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Logo of Zeek, showing a stylized letter 'Z' with blue arrows pointing left and right, above the word 'zeek' in white font on a black background.

Zeek, formerly known as Bro, is a powerful and flexible open-source network security monitoring tool. It is designed to analyze network traffic in real-time and provide valuable insights into the activities occurring on the network. Unlike traditional intrusion detection systems (IDS) that rely on signature-based detection, Zeek takes a different approach by focusing on network traffic analysis and behavioral anomaly detection. This makes Zeek a highly effective tool for detecting and investigating complex security threats that may evade other security solutions.

What is Zeek?

Zeek is a passive, open-source network traffic analyzer that is used for security monitoring, network troubleshooting, and forensic analysis. It works by capturing network traffic and analyzing it in real-time, extracting relevant information and generating detailed logs of network activity. Zeek's scripting language allows users to write custom analysis scripts to detect specific behaviors or anomalies in the network traffic. This flexibility enables Zeek to be adapted to various network environments and security requirements.

Key Features

Some of the key features of Zeek include:

  • Deep packet inspection and protocol analysis

  • Customizable scripting language for writing analysis scripts

  • Comprehensive logging of network activity

  • Real-time and offline analysis capabilities

  • Support for clustered deployments for high-performance networks

  • Integration with external tools and systems, such as SIEM and threat intelligence platforms

  • Active community and regular updates with new features and improvements

Who Can Use Zeek?

Zeek is suitable for a wide range of users, including:

  • Security analysts and incident responders

  • Network administrators and engineers

  • Researchers and academics

  • Organizations of all sizes, from small businesses to large enterprises

  • Government agencies and military organizations

Supported Platforms

Zeek runs on Unix-based systems, including Linux, FreeBSD, and macOS. It can be installed from source code or using pre-built binary packages for various distributions. Zeek also provides official Docker images for easy deployment in containerized environments.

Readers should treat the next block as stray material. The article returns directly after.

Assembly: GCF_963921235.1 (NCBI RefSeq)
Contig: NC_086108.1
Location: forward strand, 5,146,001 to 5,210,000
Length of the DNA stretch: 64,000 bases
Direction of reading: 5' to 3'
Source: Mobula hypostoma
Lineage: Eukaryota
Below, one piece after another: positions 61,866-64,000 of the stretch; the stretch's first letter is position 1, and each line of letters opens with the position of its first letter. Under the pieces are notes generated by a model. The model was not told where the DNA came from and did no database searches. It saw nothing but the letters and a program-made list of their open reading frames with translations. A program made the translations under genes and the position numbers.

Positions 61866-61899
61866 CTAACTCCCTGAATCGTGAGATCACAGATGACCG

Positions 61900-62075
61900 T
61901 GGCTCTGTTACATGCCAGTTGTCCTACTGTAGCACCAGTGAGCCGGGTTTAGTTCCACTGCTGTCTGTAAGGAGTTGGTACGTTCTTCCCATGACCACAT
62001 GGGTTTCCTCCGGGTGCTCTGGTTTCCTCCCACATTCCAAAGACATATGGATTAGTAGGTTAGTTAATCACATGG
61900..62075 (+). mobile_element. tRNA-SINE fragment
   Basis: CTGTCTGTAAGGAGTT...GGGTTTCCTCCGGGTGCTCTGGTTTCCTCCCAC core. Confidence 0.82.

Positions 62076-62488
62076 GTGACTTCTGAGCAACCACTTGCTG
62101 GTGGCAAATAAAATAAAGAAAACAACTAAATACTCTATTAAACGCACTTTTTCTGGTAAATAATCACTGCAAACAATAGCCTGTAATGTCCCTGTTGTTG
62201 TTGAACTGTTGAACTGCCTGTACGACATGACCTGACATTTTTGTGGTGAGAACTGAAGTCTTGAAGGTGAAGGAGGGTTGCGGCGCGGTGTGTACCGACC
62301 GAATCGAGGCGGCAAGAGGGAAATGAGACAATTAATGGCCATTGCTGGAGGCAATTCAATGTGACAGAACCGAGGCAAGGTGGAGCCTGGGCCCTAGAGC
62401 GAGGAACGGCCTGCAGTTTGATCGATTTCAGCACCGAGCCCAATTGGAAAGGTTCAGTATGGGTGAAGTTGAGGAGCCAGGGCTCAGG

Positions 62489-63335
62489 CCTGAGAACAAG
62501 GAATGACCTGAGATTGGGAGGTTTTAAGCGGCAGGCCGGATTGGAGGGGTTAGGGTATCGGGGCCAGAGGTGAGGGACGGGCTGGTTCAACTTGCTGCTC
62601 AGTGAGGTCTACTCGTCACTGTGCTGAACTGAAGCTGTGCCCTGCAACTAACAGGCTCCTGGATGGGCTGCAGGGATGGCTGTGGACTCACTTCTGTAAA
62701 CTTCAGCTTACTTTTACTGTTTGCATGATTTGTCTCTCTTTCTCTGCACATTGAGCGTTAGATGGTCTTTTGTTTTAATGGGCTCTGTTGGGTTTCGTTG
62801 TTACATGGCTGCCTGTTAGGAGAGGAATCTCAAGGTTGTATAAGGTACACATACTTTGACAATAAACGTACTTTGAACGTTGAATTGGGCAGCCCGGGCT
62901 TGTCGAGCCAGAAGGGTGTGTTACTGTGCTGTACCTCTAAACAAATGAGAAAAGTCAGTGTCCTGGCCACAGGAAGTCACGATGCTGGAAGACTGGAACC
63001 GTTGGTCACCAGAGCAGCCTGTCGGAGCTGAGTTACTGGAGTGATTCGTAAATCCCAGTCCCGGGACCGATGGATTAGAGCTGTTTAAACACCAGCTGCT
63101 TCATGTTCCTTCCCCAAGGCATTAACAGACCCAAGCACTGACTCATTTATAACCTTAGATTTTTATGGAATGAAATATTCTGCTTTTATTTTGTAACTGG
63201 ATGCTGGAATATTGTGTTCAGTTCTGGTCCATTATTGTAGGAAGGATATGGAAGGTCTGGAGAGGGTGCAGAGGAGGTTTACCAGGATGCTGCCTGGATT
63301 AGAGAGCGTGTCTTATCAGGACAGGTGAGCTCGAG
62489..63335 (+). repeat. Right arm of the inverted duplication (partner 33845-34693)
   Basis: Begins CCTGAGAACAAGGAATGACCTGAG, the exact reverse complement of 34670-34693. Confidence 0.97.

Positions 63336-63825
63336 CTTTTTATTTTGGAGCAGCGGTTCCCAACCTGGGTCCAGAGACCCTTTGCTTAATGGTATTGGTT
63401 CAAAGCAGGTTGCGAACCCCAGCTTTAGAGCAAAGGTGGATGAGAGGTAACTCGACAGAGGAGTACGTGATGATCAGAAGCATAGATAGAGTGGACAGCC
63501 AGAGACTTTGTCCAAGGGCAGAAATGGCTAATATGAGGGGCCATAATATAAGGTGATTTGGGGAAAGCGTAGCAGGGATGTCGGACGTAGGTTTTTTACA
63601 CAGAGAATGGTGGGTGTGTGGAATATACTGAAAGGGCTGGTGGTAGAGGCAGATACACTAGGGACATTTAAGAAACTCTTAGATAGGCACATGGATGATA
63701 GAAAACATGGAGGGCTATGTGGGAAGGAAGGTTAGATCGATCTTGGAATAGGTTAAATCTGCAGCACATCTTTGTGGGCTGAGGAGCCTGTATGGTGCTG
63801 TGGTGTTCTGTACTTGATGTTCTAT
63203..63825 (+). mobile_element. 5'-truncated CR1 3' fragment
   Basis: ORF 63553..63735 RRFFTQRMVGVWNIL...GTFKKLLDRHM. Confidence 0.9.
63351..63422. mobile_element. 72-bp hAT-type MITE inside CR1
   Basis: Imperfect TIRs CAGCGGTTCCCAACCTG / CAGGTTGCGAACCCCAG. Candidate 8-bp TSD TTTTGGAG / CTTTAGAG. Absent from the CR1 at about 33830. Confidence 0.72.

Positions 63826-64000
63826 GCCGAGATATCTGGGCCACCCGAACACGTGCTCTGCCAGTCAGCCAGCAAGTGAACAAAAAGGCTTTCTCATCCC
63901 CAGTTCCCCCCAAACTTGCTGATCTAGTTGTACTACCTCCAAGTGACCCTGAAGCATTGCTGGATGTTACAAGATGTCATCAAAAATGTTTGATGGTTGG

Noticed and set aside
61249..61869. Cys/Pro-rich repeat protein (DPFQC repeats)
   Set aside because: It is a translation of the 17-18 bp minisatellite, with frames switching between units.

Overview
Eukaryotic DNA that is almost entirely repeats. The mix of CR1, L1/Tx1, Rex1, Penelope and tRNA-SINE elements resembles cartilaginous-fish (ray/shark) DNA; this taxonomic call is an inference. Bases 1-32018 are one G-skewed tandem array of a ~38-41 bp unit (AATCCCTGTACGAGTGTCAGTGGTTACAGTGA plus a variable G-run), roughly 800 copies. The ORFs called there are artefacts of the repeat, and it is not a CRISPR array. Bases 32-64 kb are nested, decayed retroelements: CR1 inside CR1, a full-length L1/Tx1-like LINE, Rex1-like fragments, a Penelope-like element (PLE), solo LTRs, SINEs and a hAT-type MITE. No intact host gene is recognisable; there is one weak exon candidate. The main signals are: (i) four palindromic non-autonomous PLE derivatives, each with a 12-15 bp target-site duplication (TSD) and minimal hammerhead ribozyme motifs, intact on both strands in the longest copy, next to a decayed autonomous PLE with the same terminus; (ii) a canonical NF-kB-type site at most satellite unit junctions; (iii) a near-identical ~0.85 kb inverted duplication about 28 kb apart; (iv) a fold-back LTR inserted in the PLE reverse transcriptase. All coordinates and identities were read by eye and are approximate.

How to Install Zeek?

Installing Zeek is a straightforward process. Follow these step-by-step instructions to install Zeek on your system:

  1. Prerequisites: Ensure that your system meets the following requirements:

    • Unix-based operating system (Linux, FreeBSD, or macOS)

    • Required dependencies: libpcap, OpenSSL, and CMake

  2. Choose Installation Method: Decide whether you want to install Zeek using pre-built binary packages or build it from source code.

  3. Installing from Binary Packages:

    • For Linux distributions, use the package manager specific to your distribution (e.g., apt for Ubuntu/Debian, yum for CentOS/RHEL, or dnf for Fedora).

    • Run the appropriate command to install Zeek, for example:

      • Ubuntu/Debian: sudo apt-get install zeek

      • CentOS/RHEL: sudo yum install zeek

      • Fedora: sudo dnf install zeek

    • For macOS, you can use Homebrew: brew install zeek

  4. Building from Source:

    • Download the Zeek source code from the official website or clone the repository from GitHub.

    • Install the required dependencies (libpcap, OpenSSL, and CMake) using your system's package manager.

    • Open a terminal and navigate to the directory where you downloaded the Zeek source code.

    • Run the following commands to build and install Zeek:./configuremakesudo make install

  5. Verify Installation: After the installation is complete, verify that Zeek is installed correctly by running the following command:zeek --versionIf Zeek is installed successfully, it will display the version number.

  6. Configure Environment: Add Zeek's binary directory to your system's PATH environment variable to access Zeek from anywhere in the terminal. You can do this by adding the following line to your shell's configuration file (e.g., ~/.bashrc or ~/.zshrc):export PATH=/usr/local/zeek/bin:$PATHReplace /usr/local/zeek/bin with the actual path to Zeek's binary directory if it's different.